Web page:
“Climate change adds to the extra load of women in rural areas because of unpredictable rain, floods droughts and springs going dry,” says Abid Hussain, of the Mountain Agriculture and Livelihood division of ICIMOD. Most of Nepal’s subsistence farmers are dependent on rain-fed agriculture, and 83% of the country's women are fulltime farmers.
Namdak Sasngmo’s husband died 15 years ago, and her children are married. Without her fields, she finds it difficult to take care of her family. Nepal’s central or local governments should be helping her, but there has been no compensation for the loss and damage. Without her fields, with no income from trekking tourism due to the pandemic, and a decline in the yarsagumba crop, Sangmo is worried.
Left to fend for themselves, she has fallen back on her faith in the Tibetan animist belief system that has deep reverence for the mountains as divine creations that have their serene and destructive sides that need to be appeased through prayer and good deeds.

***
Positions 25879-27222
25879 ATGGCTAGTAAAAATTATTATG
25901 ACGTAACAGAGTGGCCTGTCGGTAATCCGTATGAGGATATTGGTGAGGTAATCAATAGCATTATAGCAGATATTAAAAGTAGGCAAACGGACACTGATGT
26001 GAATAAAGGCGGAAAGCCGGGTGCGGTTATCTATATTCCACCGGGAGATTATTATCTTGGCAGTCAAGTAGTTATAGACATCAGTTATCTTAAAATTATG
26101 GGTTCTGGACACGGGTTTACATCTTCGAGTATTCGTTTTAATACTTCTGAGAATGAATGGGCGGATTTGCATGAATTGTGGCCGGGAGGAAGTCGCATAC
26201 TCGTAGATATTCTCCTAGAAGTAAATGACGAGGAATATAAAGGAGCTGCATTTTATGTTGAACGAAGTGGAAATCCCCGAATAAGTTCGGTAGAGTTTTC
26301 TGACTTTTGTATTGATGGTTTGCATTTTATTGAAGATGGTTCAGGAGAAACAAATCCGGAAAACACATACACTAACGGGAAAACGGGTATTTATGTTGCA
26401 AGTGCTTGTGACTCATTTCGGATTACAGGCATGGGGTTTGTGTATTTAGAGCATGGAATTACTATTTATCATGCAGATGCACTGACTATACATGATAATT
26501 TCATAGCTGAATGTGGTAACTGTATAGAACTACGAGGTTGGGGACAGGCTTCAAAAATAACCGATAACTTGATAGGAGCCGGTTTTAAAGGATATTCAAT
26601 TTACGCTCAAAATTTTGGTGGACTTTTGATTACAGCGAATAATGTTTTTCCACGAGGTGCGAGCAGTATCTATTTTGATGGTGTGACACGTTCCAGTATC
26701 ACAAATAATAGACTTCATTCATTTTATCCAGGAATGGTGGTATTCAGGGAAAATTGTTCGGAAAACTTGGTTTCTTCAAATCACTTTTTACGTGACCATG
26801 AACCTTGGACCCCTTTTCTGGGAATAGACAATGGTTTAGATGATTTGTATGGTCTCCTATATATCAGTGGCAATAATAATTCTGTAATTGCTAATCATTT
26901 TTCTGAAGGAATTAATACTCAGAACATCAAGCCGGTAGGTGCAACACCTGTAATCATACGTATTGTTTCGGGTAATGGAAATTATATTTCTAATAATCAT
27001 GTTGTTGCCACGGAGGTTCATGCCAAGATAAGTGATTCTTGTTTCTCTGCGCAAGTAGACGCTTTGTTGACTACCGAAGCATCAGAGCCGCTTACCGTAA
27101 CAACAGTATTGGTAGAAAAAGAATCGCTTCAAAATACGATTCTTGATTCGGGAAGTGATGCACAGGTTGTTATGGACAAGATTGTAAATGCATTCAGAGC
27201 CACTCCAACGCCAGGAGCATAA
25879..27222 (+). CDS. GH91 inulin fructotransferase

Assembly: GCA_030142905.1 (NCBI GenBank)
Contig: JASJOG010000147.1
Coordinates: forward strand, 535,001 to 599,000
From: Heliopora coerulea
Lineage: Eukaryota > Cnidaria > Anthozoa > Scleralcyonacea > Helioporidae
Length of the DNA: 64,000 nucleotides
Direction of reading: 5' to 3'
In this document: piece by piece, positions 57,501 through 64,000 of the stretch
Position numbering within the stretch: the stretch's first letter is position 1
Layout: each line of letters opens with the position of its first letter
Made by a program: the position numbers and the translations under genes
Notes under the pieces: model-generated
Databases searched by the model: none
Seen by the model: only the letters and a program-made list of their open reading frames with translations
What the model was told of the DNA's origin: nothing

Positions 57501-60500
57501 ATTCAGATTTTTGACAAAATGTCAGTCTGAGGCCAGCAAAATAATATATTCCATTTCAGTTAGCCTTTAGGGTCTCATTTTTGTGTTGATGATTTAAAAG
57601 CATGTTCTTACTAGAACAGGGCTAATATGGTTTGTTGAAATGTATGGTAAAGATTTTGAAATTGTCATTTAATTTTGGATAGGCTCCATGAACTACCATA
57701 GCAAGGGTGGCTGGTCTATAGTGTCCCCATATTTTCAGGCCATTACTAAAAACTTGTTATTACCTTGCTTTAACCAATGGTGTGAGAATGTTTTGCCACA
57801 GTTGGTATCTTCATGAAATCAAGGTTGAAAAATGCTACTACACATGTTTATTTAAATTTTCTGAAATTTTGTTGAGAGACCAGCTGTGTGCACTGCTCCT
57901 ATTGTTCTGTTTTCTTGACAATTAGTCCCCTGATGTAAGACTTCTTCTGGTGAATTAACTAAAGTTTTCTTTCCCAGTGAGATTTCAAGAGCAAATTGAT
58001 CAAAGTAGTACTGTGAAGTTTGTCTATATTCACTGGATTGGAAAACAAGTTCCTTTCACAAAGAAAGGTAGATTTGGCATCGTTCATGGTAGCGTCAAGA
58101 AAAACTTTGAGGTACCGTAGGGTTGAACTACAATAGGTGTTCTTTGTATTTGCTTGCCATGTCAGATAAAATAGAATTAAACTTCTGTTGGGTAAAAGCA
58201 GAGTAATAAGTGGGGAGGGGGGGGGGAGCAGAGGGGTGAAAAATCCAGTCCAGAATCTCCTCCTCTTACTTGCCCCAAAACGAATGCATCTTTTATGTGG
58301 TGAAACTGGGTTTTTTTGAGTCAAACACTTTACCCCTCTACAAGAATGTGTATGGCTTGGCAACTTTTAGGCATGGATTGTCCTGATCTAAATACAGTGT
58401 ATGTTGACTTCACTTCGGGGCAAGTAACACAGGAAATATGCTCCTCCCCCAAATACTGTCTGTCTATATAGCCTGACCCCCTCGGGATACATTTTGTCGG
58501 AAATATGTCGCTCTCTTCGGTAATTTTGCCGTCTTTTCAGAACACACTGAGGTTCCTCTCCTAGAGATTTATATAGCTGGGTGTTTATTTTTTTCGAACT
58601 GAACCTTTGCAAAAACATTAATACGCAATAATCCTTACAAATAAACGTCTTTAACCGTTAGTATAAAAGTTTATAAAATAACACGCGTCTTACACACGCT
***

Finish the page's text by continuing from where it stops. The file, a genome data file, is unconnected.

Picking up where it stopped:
“We may have angered the gods of Kanjiroba with our deeds,” says Sangmo.“We made the river impure and many outsiders came and polluted the lake.”
To prevent future calamities, the monk at the local monastery, Khenpo Lama, performed a ritual to appeal to Mt Kanjiroba with a shebchu at a small stupa with offerings of buckwheat and barley. Sangmo believes it worked, because “everything has been quiet on the mountain after that”.
From his monastery, Khenpo Nyima himself has noticed the change in weather, and the snow retreating higher and higher up Kanjiroba. Although he does not connect this to the global climate crisis, he is convinced outsiders are to blame.
“We have seen the mountains changing, and that is because there are more and more outsiders coming here and they are desecrating nature,” he says, looking up at the icy tongue of a glacier below Kanjiroba, the top of which is veiled in monsoon clouds.